Antenna length and sound frequency of a theremin.

Posted: 5/8/2017 9:54:18 PM
dewster

From: Northern NJ, USA

Joined: 2/17/2012

"Capacitance is not between the antennas, but between the antennas and ground (earth) - your hand affects that value." - rupertchappelle

I've actually investigated this pretty thoroughly.  There is some modulation of the antenna intrinsic C due to the hand, and there is some actual mutual C between the hand and the antenna.  I agree that the mutual return path is ground.

""Antenna" is a marking term since radios were very popular with the Theremin were introduced. It does not transmit and if it receives, you get radio coming through your music, so it really is not purposed as a radio antenna."

Yes, I think most here understand this, but it doesn't hurt to point it out now and then.

"The choice of a rod for the plate has made theremins very difficult to master."

The choice for a rod-shaped pitch antenna was probably made mainly to linearize the near-field, which actually makes them easier to master.

Posted: 5/9/2017 3:16:06 PM
rupertchappelle

Joined: 5/8/2017

Dewster, Since I bought the Model 302 Theremin with plate antennas, I have not played the Etherwave at all. The model 302 is the easiest theremin to play - one without pitch correction. I am one of the few thereminists who do not have to use vibrato, because the rod antenna is like walking a tightrope and the plate antenna is like walking down the sidewalk. Once you hit a note, you can hold it steady.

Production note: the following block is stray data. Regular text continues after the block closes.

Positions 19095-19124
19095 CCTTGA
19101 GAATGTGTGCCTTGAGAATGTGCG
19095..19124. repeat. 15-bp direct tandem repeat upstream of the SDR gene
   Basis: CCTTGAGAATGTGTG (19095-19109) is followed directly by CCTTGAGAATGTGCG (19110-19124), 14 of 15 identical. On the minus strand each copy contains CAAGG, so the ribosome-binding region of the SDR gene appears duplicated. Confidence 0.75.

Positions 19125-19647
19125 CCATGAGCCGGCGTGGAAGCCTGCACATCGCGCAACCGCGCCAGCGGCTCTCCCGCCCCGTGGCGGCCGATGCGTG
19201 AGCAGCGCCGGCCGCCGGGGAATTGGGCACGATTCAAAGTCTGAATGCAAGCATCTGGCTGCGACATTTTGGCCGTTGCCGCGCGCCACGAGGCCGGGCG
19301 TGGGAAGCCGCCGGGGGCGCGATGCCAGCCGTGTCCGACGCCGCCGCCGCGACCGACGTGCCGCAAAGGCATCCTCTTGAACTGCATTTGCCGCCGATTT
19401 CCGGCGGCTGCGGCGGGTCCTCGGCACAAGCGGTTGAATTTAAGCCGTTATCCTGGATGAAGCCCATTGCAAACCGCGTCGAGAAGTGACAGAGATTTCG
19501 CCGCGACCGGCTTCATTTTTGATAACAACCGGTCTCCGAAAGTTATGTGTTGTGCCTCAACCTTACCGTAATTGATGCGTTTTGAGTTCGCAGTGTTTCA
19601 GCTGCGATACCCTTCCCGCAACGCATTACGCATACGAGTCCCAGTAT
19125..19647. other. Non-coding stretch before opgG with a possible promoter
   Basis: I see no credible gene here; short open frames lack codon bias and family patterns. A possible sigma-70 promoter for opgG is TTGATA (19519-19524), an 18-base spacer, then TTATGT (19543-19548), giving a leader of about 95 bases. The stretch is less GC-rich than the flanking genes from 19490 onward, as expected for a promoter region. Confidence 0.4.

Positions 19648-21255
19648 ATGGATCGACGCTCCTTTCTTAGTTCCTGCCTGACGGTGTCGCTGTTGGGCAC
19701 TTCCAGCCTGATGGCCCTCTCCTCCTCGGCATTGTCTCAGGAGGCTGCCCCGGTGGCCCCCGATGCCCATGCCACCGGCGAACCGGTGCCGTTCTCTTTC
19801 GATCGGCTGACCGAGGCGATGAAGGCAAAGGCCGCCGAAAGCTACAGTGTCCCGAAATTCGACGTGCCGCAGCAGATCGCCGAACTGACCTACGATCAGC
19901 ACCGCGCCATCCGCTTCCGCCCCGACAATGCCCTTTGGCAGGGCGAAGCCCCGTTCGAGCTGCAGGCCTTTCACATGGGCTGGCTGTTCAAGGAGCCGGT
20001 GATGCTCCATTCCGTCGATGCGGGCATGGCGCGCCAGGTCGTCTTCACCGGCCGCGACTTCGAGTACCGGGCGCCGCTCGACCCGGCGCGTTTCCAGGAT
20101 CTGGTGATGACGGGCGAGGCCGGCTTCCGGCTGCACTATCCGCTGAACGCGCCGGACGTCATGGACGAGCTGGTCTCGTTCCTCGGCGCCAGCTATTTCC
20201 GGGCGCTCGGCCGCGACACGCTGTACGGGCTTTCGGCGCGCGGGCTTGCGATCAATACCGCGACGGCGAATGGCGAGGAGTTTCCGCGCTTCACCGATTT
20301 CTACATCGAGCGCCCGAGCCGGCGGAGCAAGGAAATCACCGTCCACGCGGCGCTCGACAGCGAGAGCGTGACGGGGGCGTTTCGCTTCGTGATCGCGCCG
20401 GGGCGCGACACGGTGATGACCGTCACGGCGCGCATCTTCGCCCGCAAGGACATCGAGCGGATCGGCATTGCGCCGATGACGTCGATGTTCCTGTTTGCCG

Plate antennas linearity can be easily adjusted by aiming at the corner of the plate rather than the center. Using a curving motion from the elbow creates an arc that gives you more space between the higher notes . Aiming for the center of the plate gives you the highest note range few wish to play or listen to. Ask my cats.

 

Posted: 5/9/2017 3:41:07 PM
rupertchappelle

Joined: 5/8/2017

Since the theremin I use is unknown by most of you, especially those considered "expert" here is a link to a youtube video showing the opening of the box, the set up of the theremin and my playing technique:

Opening the Harrison Instruments Model 302 Theremin

https://youtu.be/ZtWvNXJA26Q

Posted: 5/13/2017 11:52:50 AM
feliperodrigosek

Joined: 4/27/2017

Thank you for all your replies!!!!!

I have another question regarding my investigation.

I need to find the capacitance of my theremin with the varying lengths of the antennas. The formula of the capacitance I am using is:

C = εr * εo * (A/d)

C being the capacitance in Farads;

A being the area of the plates in m2;

εr being the dielectric constant of the insulator between the plates (in Farad per meter: F·m−1);

εo being the electric constant = 8.854×10−12 Fm−1;

                             d being the distance between the two plates in  m.

Now my question is, when it says the Area of the two plates, is it the area of the antenna + the area of the hand (in my case I am using a metal plate)? How can I calculate that area?

 

Thank you :)

 

 

 

 

 

 

 

   

Posted: 5/13/2017 2:47:57 PM
dewster

From: Northern NJ, USA

Joined: 2/17/2012

"Now my question is, when it says the Area of the two plates, is it the area of the antenna + the area of the hand (in my case I am using a metal plate)? How can I calculate that area?"

The answer you are looking for, unfortunately, is: "it's complicated".  So complicated that unless you are talking about certain specific really simple and highly symmetric geometries in toy environments, you have to collect actual data or simulate via FEA (finite element analysis, where the capacitor plates, and even the walls and floor, are divided into hundreds or thousands of smaller plates with constant voltage) to get any meaningful answer.  Once you have the data for a certain geometry of antenna and hand you can generalize to some degree for that case via curve fitting.